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Lobbying reform, but first a ritzy fundraiser

The Investigator

May 6, 2021 | spotlightpa.org

Lobbying reform, burden of proof, awards season, rule change, diversity 101, behind the investigation, life sentences, voter fraud, and alleged QAnon ties.

Top leaders in Pennsylvania's legislature are throwing their weight behind efforts to limit the influence of lobbyists who moonlight as political consultants, blurring the lines between politics and policy in the Capitol, Angela CouloumbisBrad Bumsted, and Sam Janesch report.

House Speaker Bryan Cutler (R., Lancaster) and Senate President Pro Tempore Jake Corman (R., Centre) plan to unveil a proposed ban on the practice as part of a lobbying reform package meant to restore public faith in government.

But with details of the plan still being finalized, Corman is jetting off to a ritzy Arizona fundraiser organized by a company that has cornered the market on the very practice his reform legislation aims to stop

Also this week, Marie Albiges explains how gerrymandering is often used to describe any number of abuses that occur when political maps are redrawn. Proving it can be difficult in a legal sense, she reports, especially since there's no one standard to determine whether a map has been gerrymandered, and mapmakers rarely admit to doing it.

But courts have found it has happened in a handful of states, including Pennsylvania, with the help of mathematical tests. Experts and analysts will apply those same measures to evaluate partisan asymmetries in new Pennsylvania maps being created this year.

And below, we have a Q&A with the reporters behind last week's investigation into the Department of Drug and Alcohol Programs. Ed Mahon has a new update on the push to regulate addiction recovery homes, and he'll have more follow-up reporting in the weeks to come. 

Colin Deppen, Spotlight PA

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"It’s sort of like a Goldilocks situation. If you do too much or you do too little, it actually will end up with the same result."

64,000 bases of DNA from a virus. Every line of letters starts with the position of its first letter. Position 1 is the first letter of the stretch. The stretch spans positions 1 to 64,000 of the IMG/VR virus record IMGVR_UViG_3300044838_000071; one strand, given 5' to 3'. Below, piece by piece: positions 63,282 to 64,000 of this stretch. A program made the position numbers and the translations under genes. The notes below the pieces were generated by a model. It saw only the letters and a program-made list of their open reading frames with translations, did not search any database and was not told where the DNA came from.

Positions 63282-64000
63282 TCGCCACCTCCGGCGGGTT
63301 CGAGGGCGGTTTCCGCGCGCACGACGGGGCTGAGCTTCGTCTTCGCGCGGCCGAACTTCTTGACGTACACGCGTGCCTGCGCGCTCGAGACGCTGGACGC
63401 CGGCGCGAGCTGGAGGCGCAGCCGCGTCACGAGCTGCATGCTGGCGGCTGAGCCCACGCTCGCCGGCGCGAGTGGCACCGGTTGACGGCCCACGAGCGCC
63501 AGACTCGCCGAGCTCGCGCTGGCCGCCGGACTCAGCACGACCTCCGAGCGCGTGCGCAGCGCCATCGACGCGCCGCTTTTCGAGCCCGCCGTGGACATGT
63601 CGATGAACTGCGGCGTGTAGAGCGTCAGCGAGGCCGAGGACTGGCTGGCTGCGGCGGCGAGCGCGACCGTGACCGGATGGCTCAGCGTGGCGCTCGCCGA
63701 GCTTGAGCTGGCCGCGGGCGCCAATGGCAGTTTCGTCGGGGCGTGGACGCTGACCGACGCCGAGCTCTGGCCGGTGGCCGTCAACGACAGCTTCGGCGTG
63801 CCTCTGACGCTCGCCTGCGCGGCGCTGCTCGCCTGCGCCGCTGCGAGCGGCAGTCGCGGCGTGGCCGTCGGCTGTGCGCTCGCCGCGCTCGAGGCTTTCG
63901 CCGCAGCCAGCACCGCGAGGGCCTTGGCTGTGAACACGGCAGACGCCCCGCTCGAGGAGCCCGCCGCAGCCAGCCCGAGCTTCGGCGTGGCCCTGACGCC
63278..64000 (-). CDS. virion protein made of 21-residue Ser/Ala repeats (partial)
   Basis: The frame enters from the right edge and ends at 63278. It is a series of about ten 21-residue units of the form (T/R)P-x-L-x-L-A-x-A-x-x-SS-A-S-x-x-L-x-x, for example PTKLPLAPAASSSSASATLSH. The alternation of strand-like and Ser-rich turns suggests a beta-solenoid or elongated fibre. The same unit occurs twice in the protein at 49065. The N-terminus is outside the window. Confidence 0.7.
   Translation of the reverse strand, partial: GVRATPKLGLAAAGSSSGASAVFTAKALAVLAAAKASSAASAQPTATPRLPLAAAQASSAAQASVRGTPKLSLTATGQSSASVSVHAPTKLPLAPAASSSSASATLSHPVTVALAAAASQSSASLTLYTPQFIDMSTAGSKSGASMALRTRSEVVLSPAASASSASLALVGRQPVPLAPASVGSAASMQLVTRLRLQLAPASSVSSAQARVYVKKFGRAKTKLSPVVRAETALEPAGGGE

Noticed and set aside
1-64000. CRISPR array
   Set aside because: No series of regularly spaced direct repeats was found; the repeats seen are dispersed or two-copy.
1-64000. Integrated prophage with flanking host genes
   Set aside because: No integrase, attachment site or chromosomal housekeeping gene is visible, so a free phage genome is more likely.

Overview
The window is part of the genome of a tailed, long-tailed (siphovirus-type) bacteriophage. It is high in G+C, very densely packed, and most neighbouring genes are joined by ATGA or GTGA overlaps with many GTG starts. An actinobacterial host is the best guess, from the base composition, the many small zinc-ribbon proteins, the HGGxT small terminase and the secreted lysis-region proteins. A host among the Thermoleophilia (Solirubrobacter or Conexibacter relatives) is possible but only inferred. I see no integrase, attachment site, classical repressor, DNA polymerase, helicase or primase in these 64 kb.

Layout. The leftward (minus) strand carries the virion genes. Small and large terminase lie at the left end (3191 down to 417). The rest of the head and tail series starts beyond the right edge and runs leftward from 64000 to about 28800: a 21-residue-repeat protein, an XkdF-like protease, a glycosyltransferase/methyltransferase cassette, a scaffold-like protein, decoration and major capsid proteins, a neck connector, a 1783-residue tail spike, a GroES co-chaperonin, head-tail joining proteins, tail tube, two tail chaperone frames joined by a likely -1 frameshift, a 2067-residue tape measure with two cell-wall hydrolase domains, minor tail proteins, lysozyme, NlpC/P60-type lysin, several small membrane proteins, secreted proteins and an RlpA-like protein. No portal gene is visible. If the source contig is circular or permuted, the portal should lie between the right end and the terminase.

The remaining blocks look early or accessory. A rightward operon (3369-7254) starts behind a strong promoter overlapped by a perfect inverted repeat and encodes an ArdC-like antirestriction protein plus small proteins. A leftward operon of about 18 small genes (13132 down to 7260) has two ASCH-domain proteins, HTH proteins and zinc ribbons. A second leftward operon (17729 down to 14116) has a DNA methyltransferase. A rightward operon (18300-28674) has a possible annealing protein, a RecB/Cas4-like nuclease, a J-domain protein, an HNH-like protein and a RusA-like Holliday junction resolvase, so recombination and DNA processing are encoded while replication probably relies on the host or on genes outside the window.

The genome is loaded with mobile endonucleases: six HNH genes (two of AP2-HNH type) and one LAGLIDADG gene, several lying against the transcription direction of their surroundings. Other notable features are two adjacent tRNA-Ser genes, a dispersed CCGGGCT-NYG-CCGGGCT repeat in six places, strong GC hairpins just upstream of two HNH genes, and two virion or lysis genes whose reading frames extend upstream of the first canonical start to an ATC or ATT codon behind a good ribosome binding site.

—William Stauffer, of the Pennsylvania Recovery Organizations Alliance, on the need for balance in the push to regulate Pa.'s addiction recovery homes

» COVID-19 UPDATE: Keep up with our coronavirus tracker, find where to get the COVID-19 vaccine, and sign up for alerts for your county

» PRIMARY GUIDES: Everyone — regardless of political affiliation — can vote May 18 on four ballot questions. Here's a breakdown of each one. Plus, WHYY has a great primer on the appellate court judge candidates.

» Spotlight PA wins 11 statewide journalism awards

» How we investigated Pennsylvania’s addiction treatment industry

» Pennsylvania will lift most COVID-19 restrictions on Memorial Day

» Pa.’s state university system adopts strategy to address campus racism

Meet the reporters who uncovered flaws in Pa.’s addiction treatment oversight

Last week, Spotlight PA and KHN published a year-long investigation into Pennsylvania’s addiction treatment facilities and the state agency tasked with overseeing them. What did reporters Aneri Pattani and Ed Mahon find? The Department of Drug and Alcohol Programs has allowed providers to continue operating despite repeated violations and harm to clients. Below is a Q&A with Pattani and Mahon, who joined the project after Pattani left Spotlight PA for KHN. Sarah Anne Hughes, Spotlight PA

Aneri, you first started working on this investigation in fall 2019. Can you tell us about how you got the idea?

Pattani: At the time, the General Assembly was considering a bill that would have required doctors who wanted to prescribe certain medications for opioid use disorder to register with the Department of Drug and Alcohol Programs. There was a lot of debate over how much oversight these doctors needed. The bill didn’t end up passing, but it raised a lot of questions for me about what the department’s role in overseeing addiction treatment is and how far people think that role should go.

What were some of the greatest challenges you faced reporting this story?

Pattani: Throughout the reporting process, I weighed what happens if the state allows a problematic provider to continue operating versus what happens if it forces a provider to close. People told me there can be serious consequences to both: Patients can be harmed by bad treatment, but also by a lack of access to treatment. So one of the challenges for me was to be mindful that there’s not one right answer to this problem and to represent that nuance in the story.